Fraunhofer IPMS develops MEMS technology for spectroscopy in the mid-IR
At the upcoming SPIE Photonics West trade show (7-12 February 2015; San Francisco, CA), scientists from the Fraunhofer Institute for Photonic Microsystems (IPMS; Dresden, Germany) will introduce a mobile MEMS scanning grating spectrometer in "sugar cube format" for spectral analysis in the mid-infrared range (3 to 12 µm).
|A QCL module for mobile mid-IR spectroscopy has an integrated MEMS diffraction grating. (Copyright Fraunhofer IAF)|
At the upcoming SPIE Photonics West trade show (7-12 February 2015; San Francisco, CA), scientists from the Fraunhofer Institute for Photonic Microsystems (Fraunhofer IPMS; Dresden, Germany) will introduce a mobile MEMS scanning grating spectrometer in "sugar cube format" for spectral analysis in the mid-infrared range (3 to 12 µm). The spectrometer can be used to study gaseous, liquid, and solid materials.
(At SPIE Photonics West 2013, the same group at IPMS had demoed a similar device, but for use in the near-IR region of 950 to 1900 nm).
In the mid-IR, many chemical substances important for security monitoring purposes (such as sensing environmental contamination, industrial accidents, or terror attacks) has unique and characteristic spectroscopic absorption lines. The small, mobile IPMS device allows different hazardous materials to be quickly detected and quantified.
To meet the device requirements, Fraunhofer IPMS and 17 other project partners from nine countries are developing a novel variable-frequency monochromatic light source for the mid-IR as part of the European joint venture research project "MIRIFISENS: Mid Infrared Innovative Lasers for Improved Sensor of Hazardous Substances."
MEMS-tunable QCL light source
The light source enables spectrometers that can detect the concentration of different hazardous materials quickly on location. The source consists of a miniaturized quantum-cascade laser (QCL) being developed by researchers of the Fraunhofer Institute for Applied Solid State Physics IAF in Freiburg. The QCL covers a large range of the wavelengths that are important for the spectroscopic "fingerprint" region in the mid-IR.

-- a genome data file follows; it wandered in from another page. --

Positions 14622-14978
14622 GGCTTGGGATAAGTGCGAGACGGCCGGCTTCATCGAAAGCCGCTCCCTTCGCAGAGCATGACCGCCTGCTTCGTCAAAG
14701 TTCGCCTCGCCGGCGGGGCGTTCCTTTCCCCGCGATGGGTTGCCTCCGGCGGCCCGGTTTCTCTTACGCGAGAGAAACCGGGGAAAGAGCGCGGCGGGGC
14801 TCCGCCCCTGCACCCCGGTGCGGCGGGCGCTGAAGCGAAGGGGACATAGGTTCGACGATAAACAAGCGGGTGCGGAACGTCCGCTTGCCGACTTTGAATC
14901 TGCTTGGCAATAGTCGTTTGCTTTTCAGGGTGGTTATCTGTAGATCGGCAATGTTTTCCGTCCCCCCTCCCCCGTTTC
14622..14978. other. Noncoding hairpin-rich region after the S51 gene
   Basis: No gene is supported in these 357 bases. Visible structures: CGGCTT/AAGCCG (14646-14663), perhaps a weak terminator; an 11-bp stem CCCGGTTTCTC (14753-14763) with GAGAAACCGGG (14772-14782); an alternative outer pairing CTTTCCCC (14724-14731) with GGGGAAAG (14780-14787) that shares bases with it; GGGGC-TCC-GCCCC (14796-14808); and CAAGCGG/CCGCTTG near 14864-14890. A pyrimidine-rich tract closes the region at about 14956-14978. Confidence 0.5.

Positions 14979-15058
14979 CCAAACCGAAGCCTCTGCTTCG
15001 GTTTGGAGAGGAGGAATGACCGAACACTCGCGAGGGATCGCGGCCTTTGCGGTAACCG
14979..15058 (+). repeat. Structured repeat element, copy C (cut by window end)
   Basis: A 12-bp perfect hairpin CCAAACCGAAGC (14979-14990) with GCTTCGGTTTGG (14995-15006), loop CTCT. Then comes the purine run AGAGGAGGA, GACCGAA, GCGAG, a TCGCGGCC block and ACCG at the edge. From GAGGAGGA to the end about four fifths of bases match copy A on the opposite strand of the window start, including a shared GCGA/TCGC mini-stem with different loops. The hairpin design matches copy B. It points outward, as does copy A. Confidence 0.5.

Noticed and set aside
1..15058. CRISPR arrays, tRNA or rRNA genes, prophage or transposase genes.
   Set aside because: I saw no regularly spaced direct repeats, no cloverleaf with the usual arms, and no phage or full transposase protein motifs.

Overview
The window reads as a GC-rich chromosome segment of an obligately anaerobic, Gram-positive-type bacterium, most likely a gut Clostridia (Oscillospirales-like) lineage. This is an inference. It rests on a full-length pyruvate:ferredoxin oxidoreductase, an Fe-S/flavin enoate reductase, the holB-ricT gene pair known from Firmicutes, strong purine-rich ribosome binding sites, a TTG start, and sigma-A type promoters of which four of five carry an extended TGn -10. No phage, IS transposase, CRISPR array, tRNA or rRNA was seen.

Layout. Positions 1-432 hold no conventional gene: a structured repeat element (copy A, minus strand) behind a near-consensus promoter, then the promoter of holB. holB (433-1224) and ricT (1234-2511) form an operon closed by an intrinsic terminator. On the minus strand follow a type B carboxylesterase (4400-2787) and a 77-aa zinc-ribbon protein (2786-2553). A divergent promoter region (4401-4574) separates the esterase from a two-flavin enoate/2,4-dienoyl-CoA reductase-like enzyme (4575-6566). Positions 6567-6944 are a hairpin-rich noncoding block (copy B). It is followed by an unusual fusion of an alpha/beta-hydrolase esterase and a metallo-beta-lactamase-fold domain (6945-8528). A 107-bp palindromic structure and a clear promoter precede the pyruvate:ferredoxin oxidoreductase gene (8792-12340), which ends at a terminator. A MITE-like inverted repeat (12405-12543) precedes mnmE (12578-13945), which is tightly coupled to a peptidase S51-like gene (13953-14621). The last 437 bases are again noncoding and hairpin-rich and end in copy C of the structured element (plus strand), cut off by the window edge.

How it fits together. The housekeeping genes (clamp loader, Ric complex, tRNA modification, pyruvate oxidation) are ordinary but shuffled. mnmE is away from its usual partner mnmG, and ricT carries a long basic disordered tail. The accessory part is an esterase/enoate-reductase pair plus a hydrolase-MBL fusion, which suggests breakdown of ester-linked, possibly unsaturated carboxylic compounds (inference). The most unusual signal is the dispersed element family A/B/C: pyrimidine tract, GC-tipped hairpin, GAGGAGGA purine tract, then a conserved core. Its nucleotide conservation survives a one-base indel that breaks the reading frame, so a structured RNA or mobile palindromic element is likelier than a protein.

To tune the QCL, scientists at Fraunhofer IPMS developed a highly reflective diffraction grating with a diameter of 5 mm, along with control electronics. The electrostatically driven microelectromechanical-systems (MEMS)-based diffraction grating acts as the QCL's variable-frequency external resonator. It allows for the tuning of laser wavelengths over a range of up to 20% of the central wavelength.
Jan Grahmann of Fraunhofer IPMS will present the technology on 12 February 2015 in his technical session "Large MOEMS diffraction grating results providing an EC-QCL wavelength scan of 20 percent." Visitors to the accompanying exhibition can get a first-hand look at the technology by visiting the Fraunhofer IPMS' booth 4409 in the North Hall.
At the booth, IPMS will also present a further development of the scanning grating spectrometer for the near-IR range introduced two years ago. With a volume of 2.1 cm3, this system (which will be demoed distinguishing different white powders such as sugar, salt, and artificial sweetener) is controlled via a smartphone.